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Alberta Hunter (April 1, 1895 – October 17, 1984) was an American blues singer, songwriter, and nurse. Her career had started back in the early 1920s, and from there on, she became a successful jazz and blues recording artist, being critically acclaimed to the ranks of Ethel Waters and Bessie Smith. In the 1950s, she retired from performing and entered the medical field, only to successfully resume her singing career in her eighties.
1910s – 1930s
She first toured Europe in 1917, performing in Paris and London. The Europeans treated her as an artist, showing her respect and even reverence, which made a great impression on her.
Her career as singer and songwriter flourished in the 1920s and 1930s, and she appeared in clubs and on stage in musicals in both New York and London. The songs she wrote include the critically acclaimed "Downhearted Blues" (1922). She recorded several records with Perry Bradford from 1922 to 1927.
Hunter wrote "Downhearted Blues" while recording for Ink Williams at Paramount Records, but she received only $368 in royalties. Williams secretly sold the recording rights to Columbia Records, in a deal giving the royalties to Williams. The song became a big hit for Columbia, with Bessie Smith as the vocalist. Hunter learned what Williams had done and stopped recording for him.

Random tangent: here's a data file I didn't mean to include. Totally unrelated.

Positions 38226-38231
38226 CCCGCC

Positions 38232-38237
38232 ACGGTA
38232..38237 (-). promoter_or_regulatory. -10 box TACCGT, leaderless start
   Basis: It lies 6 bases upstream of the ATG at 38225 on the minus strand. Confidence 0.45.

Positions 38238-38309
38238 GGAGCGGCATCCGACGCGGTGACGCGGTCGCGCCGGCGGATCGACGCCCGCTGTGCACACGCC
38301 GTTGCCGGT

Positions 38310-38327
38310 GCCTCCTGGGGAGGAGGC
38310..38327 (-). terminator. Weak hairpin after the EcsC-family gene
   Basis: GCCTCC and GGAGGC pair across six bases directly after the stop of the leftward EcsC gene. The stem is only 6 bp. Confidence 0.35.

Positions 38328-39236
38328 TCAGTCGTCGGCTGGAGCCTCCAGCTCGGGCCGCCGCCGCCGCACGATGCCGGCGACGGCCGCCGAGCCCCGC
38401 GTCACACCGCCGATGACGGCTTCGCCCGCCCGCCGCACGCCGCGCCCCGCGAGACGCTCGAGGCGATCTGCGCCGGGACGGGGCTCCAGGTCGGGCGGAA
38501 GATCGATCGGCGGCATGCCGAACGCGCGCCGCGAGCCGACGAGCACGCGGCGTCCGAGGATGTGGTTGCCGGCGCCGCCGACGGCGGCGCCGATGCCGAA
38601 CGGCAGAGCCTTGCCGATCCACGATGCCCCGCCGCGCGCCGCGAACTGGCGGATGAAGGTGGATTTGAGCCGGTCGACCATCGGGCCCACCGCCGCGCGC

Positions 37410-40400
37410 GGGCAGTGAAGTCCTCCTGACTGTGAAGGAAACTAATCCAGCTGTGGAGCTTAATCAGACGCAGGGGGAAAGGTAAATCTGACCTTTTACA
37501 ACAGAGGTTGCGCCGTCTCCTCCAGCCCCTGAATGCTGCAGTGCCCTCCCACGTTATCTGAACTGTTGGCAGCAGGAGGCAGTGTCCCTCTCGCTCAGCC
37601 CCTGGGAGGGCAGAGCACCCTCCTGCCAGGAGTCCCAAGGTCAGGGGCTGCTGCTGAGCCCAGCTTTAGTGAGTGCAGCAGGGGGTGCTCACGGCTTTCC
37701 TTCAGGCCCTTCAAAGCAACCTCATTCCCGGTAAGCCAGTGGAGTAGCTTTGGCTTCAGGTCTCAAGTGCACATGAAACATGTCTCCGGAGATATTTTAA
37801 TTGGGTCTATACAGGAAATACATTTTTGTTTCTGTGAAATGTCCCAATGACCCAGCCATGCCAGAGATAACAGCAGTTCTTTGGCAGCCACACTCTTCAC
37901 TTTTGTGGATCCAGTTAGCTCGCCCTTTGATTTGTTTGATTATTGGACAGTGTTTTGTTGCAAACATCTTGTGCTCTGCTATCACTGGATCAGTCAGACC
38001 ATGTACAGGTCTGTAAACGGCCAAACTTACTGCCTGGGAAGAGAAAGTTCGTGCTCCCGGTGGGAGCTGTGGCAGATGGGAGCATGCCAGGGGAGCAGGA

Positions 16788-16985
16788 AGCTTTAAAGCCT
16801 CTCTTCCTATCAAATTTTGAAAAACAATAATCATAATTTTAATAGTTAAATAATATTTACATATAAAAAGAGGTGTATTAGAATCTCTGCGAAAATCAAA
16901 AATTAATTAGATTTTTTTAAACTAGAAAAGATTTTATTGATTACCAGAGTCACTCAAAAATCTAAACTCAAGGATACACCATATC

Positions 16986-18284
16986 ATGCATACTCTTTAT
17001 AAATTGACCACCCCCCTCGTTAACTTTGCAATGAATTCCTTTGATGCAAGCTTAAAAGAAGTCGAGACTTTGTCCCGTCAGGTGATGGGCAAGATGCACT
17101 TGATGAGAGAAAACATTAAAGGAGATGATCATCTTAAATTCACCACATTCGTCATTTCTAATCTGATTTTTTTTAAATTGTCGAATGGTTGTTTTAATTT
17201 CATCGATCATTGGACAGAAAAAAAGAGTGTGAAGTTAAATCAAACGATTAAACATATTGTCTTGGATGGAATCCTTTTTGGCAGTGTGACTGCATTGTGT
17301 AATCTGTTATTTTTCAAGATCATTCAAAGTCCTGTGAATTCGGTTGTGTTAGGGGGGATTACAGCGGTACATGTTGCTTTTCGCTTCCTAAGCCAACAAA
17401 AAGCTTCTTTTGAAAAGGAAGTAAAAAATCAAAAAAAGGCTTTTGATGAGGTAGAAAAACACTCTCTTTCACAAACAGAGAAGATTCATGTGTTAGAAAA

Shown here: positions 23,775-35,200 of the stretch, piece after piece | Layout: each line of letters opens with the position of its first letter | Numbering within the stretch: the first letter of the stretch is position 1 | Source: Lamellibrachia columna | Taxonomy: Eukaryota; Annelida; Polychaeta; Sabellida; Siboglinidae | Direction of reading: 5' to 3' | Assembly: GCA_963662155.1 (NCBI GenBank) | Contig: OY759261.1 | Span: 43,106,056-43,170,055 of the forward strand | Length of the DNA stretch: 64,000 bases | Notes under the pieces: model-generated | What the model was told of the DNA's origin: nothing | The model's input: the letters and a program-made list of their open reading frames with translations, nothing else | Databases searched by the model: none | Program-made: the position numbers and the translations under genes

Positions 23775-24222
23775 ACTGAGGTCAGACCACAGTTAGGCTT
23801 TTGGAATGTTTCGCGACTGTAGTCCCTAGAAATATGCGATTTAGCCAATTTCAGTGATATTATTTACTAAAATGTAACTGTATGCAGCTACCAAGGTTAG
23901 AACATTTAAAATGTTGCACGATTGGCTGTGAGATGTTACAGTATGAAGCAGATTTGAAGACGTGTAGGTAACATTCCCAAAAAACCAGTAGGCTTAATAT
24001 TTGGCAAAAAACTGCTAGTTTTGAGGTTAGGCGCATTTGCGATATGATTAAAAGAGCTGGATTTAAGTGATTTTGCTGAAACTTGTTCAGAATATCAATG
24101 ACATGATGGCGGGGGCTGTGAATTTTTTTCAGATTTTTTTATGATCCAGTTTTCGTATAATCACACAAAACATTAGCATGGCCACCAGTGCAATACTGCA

In 1928, Hunter played "Queenie" opposite Paul Robeson in the first London production of Show Boat at Drury Lane. She subsequently performed in nightclubs throughout Europe and appeared for the 1934 winter season with Jack Jackson's society orchestra at London's Dorchester Hotel. While at the Dorchester, she made several HMV recordings with the orchestra and appeared in Radio Parade of 1935 (1934), the first British theatrical film to feature the short-lived Dufaycolor, but only Hunter's segment was in color. She spent the late 1930s fulfilling engagements on both sides of the Atlantic and the early 1940s performing at home. In 1944, she took a U.S.O. troupe to Casablanca and continued entertaining troops in both theatres of war for the duration of World War II and into the early postwar period. In the 1950s, she led U.S.O. troupes in Korea, but her mother's death in 1954 led her to her seek a radical career change. She prudently reduced her age, "invented" a high school diploma, and enrolled in nursing school, embarking on what was apparently a fulfilling career in healthcare.
Bored by inactivity, Hunter decided to resume her singing career, because she "never felt better." In 1978, at the suggestion of Charles Bourgeois, restaurateur Barney Josephson offered Hunter a limited engagement at his Greenwich Village club, The Cookery. She accepted and a two-week gig proved a smash when the comeback garnered generous media attention and people started flocking into The Cookery. Two weeks stretched into an open-ended engagement that made Hunter a star reborn and a fixture of New York nightlife.